The Federal Public Sector Labour Relations and Employment Board (the “Board”) has awarded over $60,000 to a CRA employee in Ontario who was sexually harassed by her boss at work. The Board ordered payment of $20,000 for pain and suffering, $20,000 for the “reckless” internal handling of the investigation after the complaint was made, and $23,000 as reimbursement for treatment of anxiety and depression related to the harassment. The amounts awarded are the maximum permitted under federal human rights legislation.

In 2010, Dominic D’Ippolito became the leader of Marilyn Doro’s work unit and her direct supervisor. Over the course of five months, Doro was on the receiving end of unwanted attention on a daily basis from D’Ippolito. He harassed her physically, touching her at her desk and giving her a back rub. He also made her mixed CDs of love songs, invited her out on numerous occasions, sent her chocolates and sexually themed emails, and texted her outside of work hours indicating he was watching her house.

When Doro complained to management, the CRA’s response was to offer a work from home arrangement or a transfer to another office. When the transfer was refused, Doro was assigned to a desk in another area where the harassment continued. Two weeks later, Doro filed a grievance through her union and the incident was investigated over the course of two years. D’Ippolito was eventually moved into another division and disciplined with a six-day unpaid suspension.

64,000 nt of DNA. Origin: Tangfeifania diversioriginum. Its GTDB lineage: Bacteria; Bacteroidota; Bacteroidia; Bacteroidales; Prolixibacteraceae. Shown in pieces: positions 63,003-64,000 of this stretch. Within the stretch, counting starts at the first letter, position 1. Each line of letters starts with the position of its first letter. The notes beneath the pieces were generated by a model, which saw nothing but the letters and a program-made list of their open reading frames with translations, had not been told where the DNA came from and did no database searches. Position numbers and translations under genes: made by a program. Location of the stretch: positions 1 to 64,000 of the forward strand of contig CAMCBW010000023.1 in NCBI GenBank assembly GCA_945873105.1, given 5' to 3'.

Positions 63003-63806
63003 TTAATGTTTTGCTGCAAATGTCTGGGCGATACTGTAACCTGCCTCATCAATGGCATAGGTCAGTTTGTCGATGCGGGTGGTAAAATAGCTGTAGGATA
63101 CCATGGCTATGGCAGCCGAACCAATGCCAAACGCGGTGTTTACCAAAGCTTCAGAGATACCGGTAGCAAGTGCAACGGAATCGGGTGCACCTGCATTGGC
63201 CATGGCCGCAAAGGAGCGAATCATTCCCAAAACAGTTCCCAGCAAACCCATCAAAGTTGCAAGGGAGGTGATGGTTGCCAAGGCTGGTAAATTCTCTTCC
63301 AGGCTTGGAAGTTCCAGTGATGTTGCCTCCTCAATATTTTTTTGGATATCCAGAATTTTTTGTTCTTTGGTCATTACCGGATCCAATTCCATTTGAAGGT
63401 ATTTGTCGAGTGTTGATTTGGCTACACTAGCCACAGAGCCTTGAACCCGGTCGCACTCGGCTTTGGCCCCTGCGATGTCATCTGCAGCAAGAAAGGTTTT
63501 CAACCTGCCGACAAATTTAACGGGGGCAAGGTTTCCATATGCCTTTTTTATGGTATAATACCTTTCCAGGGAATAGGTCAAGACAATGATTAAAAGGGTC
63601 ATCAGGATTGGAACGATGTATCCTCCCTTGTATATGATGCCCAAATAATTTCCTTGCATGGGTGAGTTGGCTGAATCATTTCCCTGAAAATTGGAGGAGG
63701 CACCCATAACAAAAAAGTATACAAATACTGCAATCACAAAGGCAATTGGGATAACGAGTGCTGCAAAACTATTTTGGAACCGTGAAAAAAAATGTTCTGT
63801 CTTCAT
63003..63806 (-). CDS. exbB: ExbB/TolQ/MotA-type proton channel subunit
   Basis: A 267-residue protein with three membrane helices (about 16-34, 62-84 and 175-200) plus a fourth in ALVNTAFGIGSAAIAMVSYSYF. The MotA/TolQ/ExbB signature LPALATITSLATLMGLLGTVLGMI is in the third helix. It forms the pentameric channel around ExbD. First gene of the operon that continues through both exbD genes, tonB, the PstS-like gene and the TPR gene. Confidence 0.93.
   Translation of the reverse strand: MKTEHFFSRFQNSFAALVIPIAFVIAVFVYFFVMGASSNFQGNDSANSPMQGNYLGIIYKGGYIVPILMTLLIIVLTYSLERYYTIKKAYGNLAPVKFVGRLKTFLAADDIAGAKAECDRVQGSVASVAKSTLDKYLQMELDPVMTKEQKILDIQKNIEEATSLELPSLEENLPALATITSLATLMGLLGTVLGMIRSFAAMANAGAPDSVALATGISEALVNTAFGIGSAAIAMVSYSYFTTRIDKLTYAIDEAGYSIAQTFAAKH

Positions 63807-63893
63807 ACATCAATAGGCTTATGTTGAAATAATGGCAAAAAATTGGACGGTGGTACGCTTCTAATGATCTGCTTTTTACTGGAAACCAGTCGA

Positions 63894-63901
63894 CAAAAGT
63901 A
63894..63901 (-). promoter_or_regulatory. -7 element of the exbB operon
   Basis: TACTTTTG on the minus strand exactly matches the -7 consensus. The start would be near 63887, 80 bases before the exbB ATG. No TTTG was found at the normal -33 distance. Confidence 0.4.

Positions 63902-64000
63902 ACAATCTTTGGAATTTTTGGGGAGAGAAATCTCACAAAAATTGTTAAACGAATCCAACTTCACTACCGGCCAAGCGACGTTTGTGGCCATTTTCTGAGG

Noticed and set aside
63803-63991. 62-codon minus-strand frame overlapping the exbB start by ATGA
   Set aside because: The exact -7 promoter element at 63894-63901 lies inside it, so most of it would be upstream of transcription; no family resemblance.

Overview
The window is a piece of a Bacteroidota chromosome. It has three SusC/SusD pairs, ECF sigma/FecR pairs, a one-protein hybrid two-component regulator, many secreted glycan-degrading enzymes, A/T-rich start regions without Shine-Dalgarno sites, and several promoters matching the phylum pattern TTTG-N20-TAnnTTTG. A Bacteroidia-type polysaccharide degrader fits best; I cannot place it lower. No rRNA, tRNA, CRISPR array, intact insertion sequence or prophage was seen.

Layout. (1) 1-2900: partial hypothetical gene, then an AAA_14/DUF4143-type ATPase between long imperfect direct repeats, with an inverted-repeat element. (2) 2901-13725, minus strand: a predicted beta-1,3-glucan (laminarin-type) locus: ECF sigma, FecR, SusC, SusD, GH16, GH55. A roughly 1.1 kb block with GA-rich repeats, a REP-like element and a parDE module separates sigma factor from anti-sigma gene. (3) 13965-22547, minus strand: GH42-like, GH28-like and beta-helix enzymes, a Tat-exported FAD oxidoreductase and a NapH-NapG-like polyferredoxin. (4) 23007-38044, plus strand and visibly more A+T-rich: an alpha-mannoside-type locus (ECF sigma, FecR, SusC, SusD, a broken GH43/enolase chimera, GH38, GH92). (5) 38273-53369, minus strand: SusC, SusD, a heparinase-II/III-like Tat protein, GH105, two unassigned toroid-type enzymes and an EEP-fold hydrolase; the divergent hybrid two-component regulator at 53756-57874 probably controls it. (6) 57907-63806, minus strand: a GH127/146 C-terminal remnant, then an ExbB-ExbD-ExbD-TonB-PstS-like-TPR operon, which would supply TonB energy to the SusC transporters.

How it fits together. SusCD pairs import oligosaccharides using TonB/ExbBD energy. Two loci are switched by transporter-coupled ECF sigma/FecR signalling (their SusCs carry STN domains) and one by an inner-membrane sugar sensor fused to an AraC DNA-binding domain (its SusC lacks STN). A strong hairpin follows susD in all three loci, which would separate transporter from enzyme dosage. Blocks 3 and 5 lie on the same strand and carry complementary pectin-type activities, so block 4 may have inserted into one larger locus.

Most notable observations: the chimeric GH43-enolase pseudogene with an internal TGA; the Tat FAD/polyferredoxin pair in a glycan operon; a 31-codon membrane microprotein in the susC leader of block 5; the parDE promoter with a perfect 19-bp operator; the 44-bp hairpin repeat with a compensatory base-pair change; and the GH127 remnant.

In their decision, the Board found that not only did the CRA not have a proper training program on sexual harassment in the workplace, but that their failure to immediately respond and investigate had a further negative and stressful impact on Doro that resulted in her being off on sick leave for months. In their criticism of the handling of the case, the Board wrote “at a time when she most needed the support of her colleagues and safe and secure workplace, Revenue Canada thought that moving her to another city would solve their own problem. It was a shameful way to find an easy solution to a problem that needed urgent attention.”

This case is a good reminder of not only the importance of establishing a proper awareness and training program on sexual harassment in the workplace, but also of the importance of following the process and investigation steps outlined in that program. Clients are reminded that most jurisdictions in Canada require that such a program be established, and that training be provided to all employees.

Should you require assistance creating or executing your sexual harassment program and/or policy, please contact Client Care to speak with an Advisor.